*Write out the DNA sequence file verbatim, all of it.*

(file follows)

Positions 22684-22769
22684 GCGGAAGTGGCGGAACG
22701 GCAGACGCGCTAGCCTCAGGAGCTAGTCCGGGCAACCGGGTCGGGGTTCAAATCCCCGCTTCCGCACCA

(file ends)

Positions 22684-22769
22684 GCGGAAGTGGCGGAACG
22701 GCAGACGCGCTAGCCTCAGGAGCTAGTCCGGGCAACCGGGTCGGGGTTCAAATCCCCGCTTCCGCACCA